About that time, Ray Allard drove up and saw what was happening. Remembering the threats and high temper of Rowland, Ray took a 12 gauge shotgun from a gun rack at the back window and handed it to his father after Allard had retreated into the bed of the truck. Rowland, who was sixty years old, 6'2" in height, and weighed 230 pounds, had followed Allard, who was age sixty-five, 5'8" in height and weighed 170 pounds, to the truck. According to *968 Allard, he pointed the gun toward the ground about an inch or two from Rowland's left foot when he pulled the trigger. He stated he fired the shot in order to bring Rowland to his senses and that Rowland stepped forward into the line of fire. Except for that, Rowland would not have been hit.


Farm Bureau contends that the shooting of Thomas Rowland was an intentional act by Allard and that the act and the resulting damages were not covered under the policies.

Under the homeowner's policy, # HO876802, one of the exclusions to liability coverage states that coverage "does not apply to bodily injury or property damage which is expected or intended by the insured." Further, liability is limited to bodily injury resulting from an "accident." Finally, this policy excludes all injuries "arising out of business pursuits of any insured."

The general liability policy, # GL402895, contains language excluding "injury, sickness, disease, death or destruction of property arising out of an act by any insured that is intentionally designed to do harm to others." This policy states that it applies only to "accidents or occurrences", thereby defining an occurrence as "an event, or continuous or repeated exposure to conditions, which unexpectedly causes injury during the policy period."

Similar language is found in the excess or umbrella policy, # UB050468, which provides that the policy will not apply to "any act committed by or at the direction of the insured with intent to cause personal injury or property damage." The umbrella policy provides coverage for personal injury or property damage "caused by or arising out of an occurrence happening any where in the world." An "occurrence" is further defined as "an accident, including continuous or repeated exposure to conditions, which results in personal injury or property damage neither expected nor intended from the standpoint of the insured."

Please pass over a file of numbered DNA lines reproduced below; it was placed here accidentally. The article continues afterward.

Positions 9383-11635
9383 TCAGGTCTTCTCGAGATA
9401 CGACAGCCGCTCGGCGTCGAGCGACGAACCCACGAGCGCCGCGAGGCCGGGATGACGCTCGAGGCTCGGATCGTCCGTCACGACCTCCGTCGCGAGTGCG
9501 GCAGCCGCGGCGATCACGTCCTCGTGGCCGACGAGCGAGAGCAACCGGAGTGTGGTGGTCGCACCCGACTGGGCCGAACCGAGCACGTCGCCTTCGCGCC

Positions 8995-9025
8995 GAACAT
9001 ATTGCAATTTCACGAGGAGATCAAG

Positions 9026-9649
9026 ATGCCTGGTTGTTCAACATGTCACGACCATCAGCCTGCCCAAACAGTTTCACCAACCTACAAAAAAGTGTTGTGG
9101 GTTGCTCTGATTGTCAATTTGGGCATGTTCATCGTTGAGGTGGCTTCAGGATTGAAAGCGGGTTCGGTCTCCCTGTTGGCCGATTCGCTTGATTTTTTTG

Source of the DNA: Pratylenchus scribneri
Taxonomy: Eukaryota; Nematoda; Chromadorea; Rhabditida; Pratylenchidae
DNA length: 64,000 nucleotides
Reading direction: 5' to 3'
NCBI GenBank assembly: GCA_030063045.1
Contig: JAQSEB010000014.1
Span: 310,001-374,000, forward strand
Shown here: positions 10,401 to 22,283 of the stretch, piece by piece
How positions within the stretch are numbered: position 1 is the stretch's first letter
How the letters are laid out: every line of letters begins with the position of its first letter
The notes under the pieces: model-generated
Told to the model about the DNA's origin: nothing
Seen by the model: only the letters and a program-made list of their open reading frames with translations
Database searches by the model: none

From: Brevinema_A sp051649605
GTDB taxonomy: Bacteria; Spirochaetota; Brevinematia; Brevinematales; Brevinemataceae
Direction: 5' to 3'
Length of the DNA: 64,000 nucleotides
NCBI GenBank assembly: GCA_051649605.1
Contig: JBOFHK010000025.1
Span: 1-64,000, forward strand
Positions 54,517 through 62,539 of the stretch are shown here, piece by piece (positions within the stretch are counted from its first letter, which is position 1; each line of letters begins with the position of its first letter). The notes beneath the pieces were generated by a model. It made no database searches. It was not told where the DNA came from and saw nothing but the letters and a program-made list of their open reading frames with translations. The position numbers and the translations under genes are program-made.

The sole question in this case is whether Dr. Allard intentionally harmed Thomas Rowland.

In the shooting case of Coleman v. Sanford, 521 So. 2d 876 (Miss. 1988), Coleman sued Sanford for damages sustained when Sanford shot Coleman with a handgun through the windshield of Coleman's vehicle. Coleman's liability insurance carrier was allowed to intervene in the suit and recovery was denied because it was held that the shooting did not arise out of the ownership, maintenance or use of the vehicle, but was the voluntary, deliberate act which rendered use of the vehicle incidental. However, the opinion held that "[a]n act is intentional if the actor desires to cause the consequences of his act, or believes that the consequences are substantially certain to result from it." Coleman, 521 So. 2d at 878. See also Stevens v. FMC Corp., 515 So. 2d 928, 931 (Miss. 1987).

In Stevens, the Court applied the definition of intent from Restatement of Torts to determine whether Stevens' injuries were the result of intentional torts: "[t]he word `intent' ... denotes that the actor desires to cause the consequences of his act... ." Stevens, 515 So. 2d at 931 (quoting Restatement (Second) of Torts ยง 8A (1965)). The Court further held "an intentional tort is an act of intentional behavior designed to bring about the injury." Stevens, 515 So. 2d at 931. See Mullins v. Biglane Operating Co., 778 F.2d 277, 279 (5th Cir.1985).

The record reflects that Allard was familiar with guns and had experience in shooting them. The facts in the record reflect he did not intend to shoot or hit Rowland with the shotgun, but only to stop him by firing in front as he approached. Persons who are knowledgeable about the use of firearms and are experienced in shooting shotguns, are aware that the range at which Allard shot in front of Rowland could cause a shot pattern probably no larger than the muzzle of the shotgun and that the shot would not begin to spread at that range.

In our opinion, the facts of this shooting created a question for the jury as to whether *969 or not Allard intentionally shot Rowland in the foot. The jury resolved that issue in favor of Allard and the judgment of the lower court is affirmed.